Michaelsson K., Wolk A., Langenskiöld S., et al. Milk intake and risk of mortality and fractures in women and men: cohort studies. BMJ 2014;349:g6015.

Martín Jiménez JA, Consuegra Moya B, Martín Jiménez MT. [Nutritional factors in preventing osteoporosis]. Nutr Hosp. 2015 Jul 18;32 Suppl 1:49-55. doi: 10.3305/nh.2015.32.sup1.9480.

Osteopenia 3 things to remember

3 things to remember about an osteopenia diagnosis

I know that it can be scary to be told you have osteopenia or are well on your way. I talk with women worried about this every day. Unfortunately, with over half of all U.S. adults over 50 estimated to have osteoporosis or osteopenia, concern about bone loss is becoming the norm rather than the exception.

Here are 3 things to know if you’ve been told you have osteopenia – and the first is don’t panic!

  • You don’t need to panic — you’re not sick. There’s a lot of confusing information out there about “osteopenia” and what it means. From the very start, the term wasn’t meant to indicate disorder, much less a disease needing treatment.

Osteopenia is really just a statement of where you stand, statistically, on a spectrum of bone thicknesses. A person with “osteopenia” has a bone density more than -1 standard deviation but less than -2.5 standard deviations from the bone density of young women (considered the ideal). With this definition, even 16% of healthy young women would be told they have osteopenia or even osteoporosis—when there’s absolutely nothing wrong with them.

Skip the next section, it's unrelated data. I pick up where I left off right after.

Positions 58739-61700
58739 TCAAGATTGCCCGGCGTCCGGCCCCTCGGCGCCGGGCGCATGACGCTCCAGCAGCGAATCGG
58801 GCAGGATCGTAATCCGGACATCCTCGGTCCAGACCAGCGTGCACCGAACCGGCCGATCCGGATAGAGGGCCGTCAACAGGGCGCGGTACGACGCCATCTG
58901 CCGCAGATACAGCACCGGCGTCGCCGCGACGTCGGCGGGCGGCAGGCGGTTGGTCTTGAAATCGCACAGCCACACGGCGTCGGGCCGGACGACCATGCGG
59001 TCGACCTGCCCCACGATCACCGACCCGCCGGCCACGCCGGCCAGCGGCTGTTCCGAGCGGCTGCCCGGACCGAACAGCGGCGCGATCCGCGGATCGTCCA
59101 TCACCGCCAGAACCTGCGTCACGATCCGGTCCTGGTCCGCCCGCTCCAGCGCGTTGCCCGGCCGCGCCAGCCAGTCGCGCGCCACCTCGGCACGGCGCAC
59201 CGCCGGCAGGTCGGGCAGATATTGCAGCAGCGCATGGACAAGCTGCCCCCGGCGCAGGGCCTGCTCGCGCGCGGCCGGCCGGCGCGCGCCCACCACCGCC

• You probably don’t need medication. There’s growing, thoughtful medical consensus that bone drugs are largely ineffective and unnecessary for preventing fractures in those with osteopenia (Alonso-Coello et al., 2008), and universal recommendations for preventing osteoporotic fractures focus on lifestyle factors ahead of drugs (Cosman et al., 2014).
  • You probably don’t have a significantly greater chance of a bone fracture. Bone density alone does not determine fracture risk. In fact, more than two-thirds of all osteoporotic fractures occur in people who have denser bones than would typically be called “osteoporotic” by bone scans. I suggest you take my simple bone health profile to better understand your potential risk of fracture.

You can learn more about steps to reduce your risks with my recent blog “Osteopenia? 5 steps for stronger bones.


Alonso-Coello P, et al., Drugs for pre-osteoporosis: prevention or disease mongering? BMJ 2008;336:126. doi: (Published 17 January 2008) Cosman F, de Beur SJ, LeBoff MS, et al. Clinician’s guide to the prevention and treatment of osteoporosis. Osteoporos Int. 2014; 25(10): 2359–2381.

Looker AC, Sarafrazi Isfahani N, Fan B., Shepherd JA. Prevalence and trends in low femur bone density among older U.S. adults: NHANES 2005-2006 compared with NHANES 111.  J Bone Miner Res. 2010 Jan 25 (1):64-71.